In the middle of the peanut farms and soybean fields sits the small town of Williamston, NC, where as a kid, Arlene Chung would collect from her front porch fruits and vegetables, pies and cookies that patients left as a token of gratitude for her father, a solo family physician who’d take care of patients whether or not they could afford it.
She learned early on that, if not for her father, many people in that tiny town between Rocky Mount and the Outer Banks would not have received healthcare.
Fast forward three decades. Arlene Chung is now Dr. Chung, assistant professor of medicine and pediatrics, and she knows that there are even more patients in tiny towns like Williamston and cities like Raleigh who can’t afford health care and those who can don’t always get the care they need. She’s trying to change that with the help of something called clinical informatics – an emerging field and new clinical subspecialty in which doctors and researchers harness technology and data to improve healthcare for individual patients and populations of patients.
For her work, she is this year’s recipient of the James W. Woods Junior Faculty Award, which supports research and scholarship of junior faculty in the UNC School of Medicine.
We sat down with Dr. Chung for a Five Questions feature to learn about how she chose to follow in her father’s footsteps, her non-traditional path to medical school, and the importance of clinical informatics research at UNC.
I actually started at Duke as a biology major because I knew I was interested in medicine but I wasn’t 100 percent sure about it.
When I was young, my mom and dad instilled a love of reading. I read tons of books that kids probably don’t typically read until high school—books like Siddhartha, and I loved reading all of them. At Duke, I took an intro literature class and really loved it. I knew that if I was going into medicine, then I would probably have to take science classes as pre-med requirements anyway, so I wanted to major in something different. I loved the thought process behind critically appraising books, interpreting them, and finding meaning for my life, so I switched from biology to literature my junior year.
As for the Asian /African Languages and Literature minor, this was partly due to curiosity about my Korean background. We always spoke Korean at home, but at Duke, I was exposed to Korean literature. I learned to read classical Korean literature in my mother language, and I got to go back to my roots in a sense through taking these classes.
Medical school was always in the back of my mind, but I wanted to make sure it was my passion. I really wanted to know about public health infrastructure and the policies that shape the delivery of care for patients. Being from a small town where it was hard for people to get care or get access to resources definitely shaped the way I think about healthcare.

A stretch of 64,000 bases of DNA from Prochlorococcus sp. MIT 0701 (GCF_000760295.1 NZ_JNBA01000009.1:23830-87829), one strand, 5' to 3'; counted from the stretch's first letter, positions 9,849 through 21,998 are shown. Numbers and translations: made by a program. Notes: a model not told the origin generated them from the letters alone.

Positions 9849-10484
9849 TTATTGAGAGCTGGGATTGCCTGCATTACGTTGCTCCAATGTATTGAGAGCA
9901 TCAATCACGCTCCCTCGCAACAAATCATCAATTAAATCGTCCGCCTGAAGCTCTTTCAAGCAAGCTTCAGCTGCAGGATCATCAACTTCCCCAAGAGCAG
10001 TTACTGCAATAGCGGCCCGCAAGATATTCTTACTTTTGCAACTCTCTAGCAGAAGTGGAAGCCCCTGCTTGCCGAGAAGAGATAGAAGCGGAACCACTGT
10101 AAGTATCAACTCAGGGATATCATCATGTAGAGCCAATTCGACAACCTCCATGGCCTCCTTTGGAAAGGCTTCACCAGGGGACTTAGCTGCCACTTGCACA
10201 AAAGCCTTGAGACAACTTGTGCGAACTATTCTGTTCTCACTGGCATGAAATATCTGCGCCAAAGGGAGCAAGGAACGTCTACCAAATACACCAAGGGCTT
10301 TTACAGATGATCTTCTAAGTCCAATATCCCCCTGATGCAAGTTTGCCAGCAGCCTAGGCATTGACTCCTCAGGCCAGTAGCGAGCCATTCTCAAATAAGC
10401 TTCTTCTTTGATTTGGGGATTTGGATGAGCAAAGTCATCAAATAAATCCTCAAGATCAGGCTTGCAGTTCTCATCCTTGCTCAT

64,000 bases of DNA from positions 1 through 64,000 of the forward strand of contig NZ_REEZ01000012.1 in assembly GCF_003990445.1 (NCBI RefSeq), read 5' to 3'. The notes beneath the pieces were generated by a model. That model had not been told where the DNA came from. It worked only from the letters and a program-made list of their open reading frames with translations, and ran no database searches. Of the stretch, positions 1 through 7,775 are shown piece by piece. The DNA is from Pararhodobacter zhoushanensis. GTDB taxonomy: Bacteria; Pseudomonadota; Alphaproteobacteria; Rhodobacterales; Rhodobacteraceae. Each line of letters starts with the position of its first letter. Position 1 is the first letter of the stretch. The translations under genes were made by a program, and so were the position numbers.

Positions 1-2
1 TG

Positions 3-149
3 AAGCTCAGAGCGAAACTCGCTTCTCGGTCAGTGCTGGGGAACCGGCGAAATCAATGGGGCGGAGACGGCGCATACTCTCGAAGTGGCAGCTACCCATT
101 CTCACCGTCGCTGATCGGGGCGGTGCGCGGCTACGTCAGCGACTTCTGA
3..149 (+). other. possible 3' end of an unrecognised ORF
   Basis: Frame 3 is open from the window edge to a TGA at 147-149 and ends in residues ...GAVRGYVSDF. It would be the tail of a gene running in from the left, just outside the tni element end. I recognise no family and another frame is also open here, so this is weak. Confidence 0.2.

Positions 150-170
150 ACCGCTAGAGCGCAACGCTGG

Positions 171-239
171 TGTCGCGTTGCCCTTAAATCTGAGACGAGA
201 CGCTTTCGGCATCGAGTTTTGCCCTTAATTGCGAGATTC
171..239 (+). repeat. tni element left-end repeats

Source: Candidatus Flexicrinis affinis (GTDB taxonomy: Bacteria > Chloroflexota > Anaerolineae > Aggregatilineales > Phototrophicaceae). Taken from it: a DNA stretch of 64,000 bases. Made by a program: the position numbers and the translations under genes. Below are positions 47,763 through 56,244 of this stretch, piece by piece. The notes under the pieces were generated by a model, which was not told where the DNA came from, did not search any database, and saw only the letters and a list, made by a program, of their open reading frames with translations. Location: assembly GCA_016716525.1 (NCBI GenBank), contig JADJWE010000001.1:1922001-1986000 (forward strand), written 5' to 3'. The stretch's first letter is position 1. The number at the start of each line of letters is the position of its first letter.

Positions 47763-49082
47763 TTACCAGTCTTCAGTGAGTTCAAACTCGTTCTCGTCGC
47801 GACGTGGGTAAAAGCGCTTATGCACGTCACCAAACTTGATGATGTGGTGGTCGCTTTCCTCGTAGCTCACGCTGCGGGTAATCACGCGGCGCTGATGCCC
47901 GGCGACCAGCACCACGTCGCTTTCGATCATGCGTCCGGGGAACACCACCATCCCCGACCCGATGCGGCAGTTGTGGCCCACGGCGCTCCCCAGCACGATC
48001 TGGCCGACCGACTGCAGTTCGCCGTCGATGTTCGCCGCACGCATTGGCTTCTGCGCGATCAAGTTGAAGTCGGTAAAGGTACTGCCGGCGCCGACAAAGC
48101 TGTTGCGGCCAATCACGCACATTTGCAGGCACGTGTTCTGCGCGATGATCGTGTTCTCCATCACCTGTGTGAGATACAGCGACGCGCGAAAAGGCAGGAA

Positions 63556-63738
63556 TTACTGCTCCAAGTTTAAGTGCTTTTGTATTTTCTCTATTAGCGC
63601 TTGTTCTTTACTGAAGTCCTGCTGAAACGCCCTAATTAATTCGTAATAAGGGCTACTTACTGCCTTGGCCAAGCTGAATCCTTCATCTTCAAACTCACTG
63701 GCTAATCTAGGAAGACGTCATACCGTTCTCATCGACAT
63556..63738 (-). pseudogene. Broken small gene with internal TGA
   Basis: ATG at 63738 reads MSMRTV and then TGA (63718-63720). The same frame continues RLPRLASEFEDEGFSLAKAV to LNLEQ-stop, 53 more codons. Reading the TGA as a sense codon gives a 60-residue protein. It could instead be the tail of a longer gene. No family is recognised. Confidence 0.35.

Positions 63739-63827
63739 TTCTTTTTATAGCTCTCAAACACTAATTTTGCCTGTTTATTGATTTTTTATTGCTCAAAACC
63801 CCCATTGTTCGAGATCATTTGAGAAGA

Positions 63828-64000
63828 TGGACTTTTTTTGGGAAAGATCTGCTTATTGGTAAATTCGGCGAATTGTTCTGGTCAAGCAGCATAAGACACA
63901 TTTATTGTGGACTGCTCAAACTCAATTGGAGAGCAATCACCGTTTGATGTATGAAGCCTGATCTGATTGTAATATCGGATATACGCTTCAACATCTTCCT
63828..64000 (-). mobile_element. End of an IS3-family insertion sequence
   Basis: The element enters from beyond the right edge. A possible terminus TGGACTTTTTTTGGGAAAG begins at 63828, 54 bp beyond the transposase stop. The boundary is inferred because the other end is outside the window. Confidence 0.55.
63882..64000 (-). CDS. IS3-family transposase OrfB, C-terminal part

I wanted to know about how I could change the system from a policy perspective so I went to graduate school. I thought this might be my career. If I could impact care and help people in that way then that would probably be equally as fulfilling and challenging as being a doctor.
During my first year in the master’s program, I realized that I really missed working with patients. I thought I’d regret it if I didn’t have the chance to provide clinical care. I thought public health was awesome, and I knew it would help me in whatever career I chose. But I wanted to be a primary care physician who helped to close the gap in access to care.
So I decided to go to East Carolina University for medical school, partly because my parents were nearby but also because I was fortunate to receive the Samuel J. Brody Scholarship.
I worked at a health information technology (HIT) consulting firm near Washington D.C. in 2000 during a gap year between my master’s and medical school. Looking back, I have always loved technology and I was always the first kid to get a computer or different gadgets. As a teen, I loved taking things apart and putting them back together.
Through this experience in health information technology consulting, I first realized that we could increase access to healthcare through information technologies.
I also figured if I didn’t get into medical school, then I had a great job. But thankfully I did get in, and I loved every minute of medical school. It was definitely hard work, but I did a lot of community service while at ECU, which helped sustain me through med school. I helped run a student-led free clinic for the homeless. At the time in Pitt County, my med school mentor had developed a safety-net healthcare system, and I spent my summer and second year of medical school helping to create a patient registry and disease management program for their patients.
I used the skills I learned in graduate school and as a HIT consultant to create a simple database registry, which allowed the staff to see who had what condition, who smoked, etc., so we could reach out to those people and invite them to classes that I’d teach as part of an Albert Schweitzer project. I feel like serving the community made it easier to get through medical school, where you have to memorize a lot of stuff and don’t typically get to do interesting stuff until year three or four.
I think on a basic level, clinical informatics is just using information and technology to advance health care in various ways, whether it’s surveillance across big populations to track flu trends in real time using IT tools or using a technology to improve health outcomes for a patient.